In a typical degraded coral reef, the ecosystem is typically made up of a large amount of herbivores and plankton eaters, with fewer carnivores and very low numbers of top-level predators like sharks. In these pristine reefs however, scientists found the opposite to be true. The greatest amount of biomass present in untouched marine areas actually came from top-level predators, including reef sharks, groupers and snappers. While conducting research in the Line Islands, Sala also invited a team of microbiologists to the site. What they found in this naturally balanced ecosystem was the cleanest water that had ever been measured in a tropical ocean. According to Sala, this was because of the large population of giant clams, which act as a natural filter for the water, but are heavily overfished in populated regions.
HOW MANY IS TOO MANY?
The team then went forth to determine what the minimum level of human contact was needed to destroy these delicate ecosystems. They first visited Easter Island, famous for the giant statues lining its shores. What they found there was beautiful coral reefs completely devoid of large predators and even many of the smaller fish. This dramatic reduction of the marine population was caused by only 5,000 people. The team continued on to the Pitcairn Islands, which boasts a population of only 60 and requires a five-day trip to be reached. Even in this remote region, the small population still had a large enough impact to leave the area devoid of top-level predators.
STEPS TOWARD CONSERVATION
According to Sala, less than 5 percent of the world's oceans are pristine. Only 1 percent of the oceans are "protected" by law and only half of 1 percent are fully protected areas.
He asked the audience, "What are we going to do with that other 95 percent? Are we going to give up on it, or are we going to try to do something to change it?"
Sala offered "no-take" marine reserves as a way to save marine ecosystems around the globe. These areas severely restrict the amount of human contact allowed and completely prohibit fishing within their boundaries.
"In these "no-take" zones, marine life comes back relatively quickly," said Sala. "We just need to let the ocean replenish itself. In 10 years, the marine life population in a reserve has been shown to increase by 21 percent. The size of the fish and other animals in the protected zones increased by almost a third in the same amount of time. The abundance of fish goes up by 170 percent, and the actual biomass of the fish in the area increases by more than 400 percent."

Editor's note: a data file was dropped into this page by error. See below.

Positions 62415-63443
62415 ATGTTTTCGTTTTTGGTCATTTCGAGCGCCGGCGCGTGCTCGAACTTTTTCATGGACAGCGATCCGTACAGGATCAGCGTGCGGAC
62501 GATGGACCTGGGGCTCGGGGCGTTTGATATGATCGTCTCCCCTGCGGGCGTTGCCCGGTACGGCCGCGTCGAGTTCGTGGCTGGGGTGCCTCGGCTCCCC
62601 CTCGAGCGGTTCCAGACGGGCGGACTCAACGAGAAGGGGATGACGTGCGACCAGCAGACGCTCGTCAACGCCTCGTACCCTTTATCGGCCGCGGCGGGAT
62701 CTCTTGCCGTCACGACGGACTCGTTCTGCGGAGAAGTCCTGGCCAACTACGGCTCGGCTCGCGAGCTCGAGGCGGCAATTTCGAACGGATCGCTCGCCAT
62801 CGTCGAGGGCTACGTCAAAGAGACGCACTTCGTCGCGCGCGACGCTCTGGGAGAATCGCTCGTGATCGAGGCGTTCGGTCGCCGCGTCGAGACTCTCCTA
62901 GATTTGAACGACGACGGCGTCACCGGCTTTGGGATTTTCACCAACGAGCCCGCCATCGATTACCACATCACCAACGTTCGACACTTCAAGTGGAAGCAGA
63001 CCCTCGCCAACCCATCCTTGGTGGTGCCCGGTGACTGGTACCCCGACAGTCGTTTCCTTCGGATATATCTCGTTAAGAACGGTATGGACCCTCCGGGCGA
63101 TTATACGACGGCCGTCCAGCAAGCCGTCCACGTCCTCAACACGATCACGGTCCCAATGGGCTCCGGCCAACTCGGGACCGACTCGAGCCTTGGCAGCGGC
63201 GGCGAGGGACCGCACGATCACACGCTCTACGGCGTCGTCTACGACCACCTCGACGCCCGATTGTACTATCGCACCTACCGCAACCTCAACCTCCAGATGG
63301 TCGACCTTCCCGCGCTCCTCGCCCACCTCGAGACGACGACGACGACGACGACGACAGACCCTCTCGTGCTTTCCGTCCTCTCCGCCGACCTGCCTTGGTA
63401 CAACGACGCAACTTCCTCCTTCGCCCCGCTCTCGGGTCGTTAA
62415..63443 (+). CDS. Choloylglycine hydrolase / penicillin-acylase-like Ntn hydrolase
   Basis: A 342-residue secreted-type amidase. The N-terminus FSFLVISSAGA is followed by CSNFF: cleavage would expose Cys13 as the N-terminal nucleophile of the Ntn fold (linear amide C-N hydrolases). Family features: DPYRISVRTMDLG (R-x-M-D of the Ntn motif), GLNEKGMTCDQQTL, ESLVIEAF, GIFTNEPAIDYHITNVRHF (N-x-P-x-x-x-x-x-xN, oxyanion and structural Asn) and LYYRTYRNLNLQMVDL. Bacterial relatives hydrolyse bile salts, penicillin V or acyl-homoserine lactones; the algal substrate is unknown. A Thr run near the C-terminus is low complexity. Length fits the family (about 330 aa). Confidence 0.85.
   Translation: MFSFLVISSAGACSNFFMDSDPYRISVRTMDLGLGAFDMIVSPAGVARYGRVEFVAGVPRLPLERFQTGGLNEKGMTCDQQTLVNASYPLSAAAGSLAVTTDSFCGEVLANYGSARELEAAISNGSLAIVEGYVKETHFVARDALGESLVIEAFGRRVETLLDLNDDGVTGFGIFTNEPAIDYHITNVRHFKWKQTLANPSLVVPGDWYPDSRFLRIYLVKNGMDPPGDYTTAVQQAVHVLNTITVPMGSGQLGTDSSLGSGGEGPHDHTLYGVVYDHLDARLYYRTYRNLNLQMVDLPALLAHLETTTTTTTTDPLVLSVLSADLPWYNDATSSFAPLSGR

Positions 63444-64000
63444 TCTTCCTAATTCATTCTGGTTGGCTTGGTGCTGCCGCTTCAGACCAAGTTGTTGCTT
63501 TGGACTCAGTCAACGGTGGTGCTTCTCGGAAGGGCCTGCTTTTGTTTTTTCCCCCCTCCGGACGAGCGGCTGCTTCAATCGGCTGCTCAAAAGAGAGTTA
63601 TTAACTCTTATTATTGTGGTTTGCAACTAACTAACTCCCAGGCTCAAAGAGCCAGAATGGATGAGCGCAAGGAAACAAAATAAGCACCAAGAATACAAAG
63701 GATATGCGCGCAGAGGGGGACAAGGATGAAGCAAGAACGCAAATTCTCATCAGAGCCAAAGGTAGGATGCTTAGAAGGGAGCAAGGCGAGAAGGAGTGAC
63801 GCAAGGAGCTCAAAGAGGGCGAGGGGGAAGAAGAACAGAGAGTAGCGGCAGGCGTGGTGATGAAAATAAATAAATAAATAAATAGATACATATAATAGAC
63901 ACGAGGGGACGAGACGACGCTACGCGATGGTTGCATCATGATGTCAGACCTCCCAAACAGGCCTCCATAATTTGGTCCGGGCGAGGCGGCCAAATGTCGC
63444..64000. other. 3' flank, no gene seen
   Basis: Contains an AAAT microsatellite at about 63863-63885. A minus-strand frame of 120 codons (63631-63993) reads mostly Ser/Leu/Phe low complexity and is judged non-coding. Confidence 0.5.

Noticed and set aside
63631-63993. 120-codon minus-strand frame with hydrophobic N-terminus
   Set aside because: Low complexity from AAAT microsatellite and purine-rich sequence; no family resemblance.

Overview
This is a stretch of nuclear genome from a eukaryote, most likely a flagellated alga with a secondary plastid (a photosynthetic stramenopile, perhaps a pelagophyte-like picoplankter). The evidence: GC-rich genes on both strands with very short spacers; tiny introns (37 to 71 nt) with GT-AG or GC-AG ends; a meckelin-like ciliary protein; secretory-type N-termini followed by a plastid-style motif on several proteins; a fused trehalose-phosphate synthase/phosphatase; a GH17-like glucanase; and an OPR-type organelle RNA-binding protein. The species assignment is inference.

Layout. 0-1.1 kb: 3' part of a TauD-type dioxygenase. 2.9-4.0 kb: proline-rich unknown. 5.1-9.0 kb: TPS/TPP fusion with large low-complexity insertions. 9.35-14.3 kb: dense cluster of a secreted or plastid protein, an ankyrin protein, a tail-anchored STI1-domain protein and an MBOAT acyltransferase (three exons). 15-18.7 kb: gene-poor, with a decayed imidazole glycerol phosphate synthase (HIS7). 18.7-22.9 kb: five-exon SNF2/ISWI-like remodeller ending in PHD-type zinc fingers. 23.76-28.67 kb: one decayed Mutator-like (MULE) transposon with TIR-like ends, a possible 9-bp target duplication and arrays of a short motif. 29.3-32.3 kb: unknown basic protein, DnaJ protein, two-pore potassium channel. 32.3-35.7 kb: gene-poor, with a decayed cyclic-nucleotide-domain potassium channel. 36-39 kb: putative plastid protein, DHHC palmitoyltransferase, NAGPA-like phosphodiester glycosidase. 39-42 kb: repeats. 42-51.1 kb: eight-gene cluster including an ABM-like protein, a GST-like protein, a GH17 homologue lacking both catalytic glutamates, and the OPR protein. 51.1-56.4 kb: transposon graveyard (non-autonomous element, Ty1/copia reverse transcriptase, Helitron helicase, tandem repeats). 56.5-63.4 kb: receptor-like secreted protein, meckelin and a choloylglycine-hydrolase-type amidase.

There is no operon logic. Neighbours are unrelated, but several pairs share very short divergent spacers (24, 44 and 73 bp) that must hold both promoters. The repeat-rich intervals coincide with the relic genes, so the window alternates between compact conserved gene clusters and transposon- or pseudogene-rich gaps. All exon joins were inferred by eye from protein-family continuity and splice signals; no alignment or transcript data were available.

Scientists recommend that at least 20 percent of the world's oceans should be protected. While many people may believe that this effort would be far to costly to be realistic, the money is already available to undertake the protection of the world's water. The cost of protecting 20 percent of the oceans has been estimated to be $16 billion per year. In the process, the protection of the oceans would also create nearly 1 million jobs. In contrast, the world's governments currently pay close to $35 billion in subsidies to some of the most damaging fishing fleets in the world.
Several areas have already shown the viability of a "no-take" zone. These zones, by allowing sea life to naturally repopulate, have an unintended spillover effect. Fish will eventually move beyond the boundaries of the "no-take" zone, allowing them to be caught by commercial fishermen. The fish that are caught will be larger and in greater abundance than they are currently, while still allowing the world's waters to be protected. The "no-take" marine zone around Medes Island off of the coast of Spain produces a 10 million euro profit every year, as well as creating 200 full-time jobs. The same phenomenon has been seen in several other "no-take" zones that have been created around the world.
"Conservation doesn't just make good sense scientifically, it makes good sense economically as well," said Sala. "Steps towards protecting the oceans can be a win-win situation. We have an amazing capacity for destruction, but we also have amazing ingenuity and an ability to bring things back, which I hope we put to good use in the future."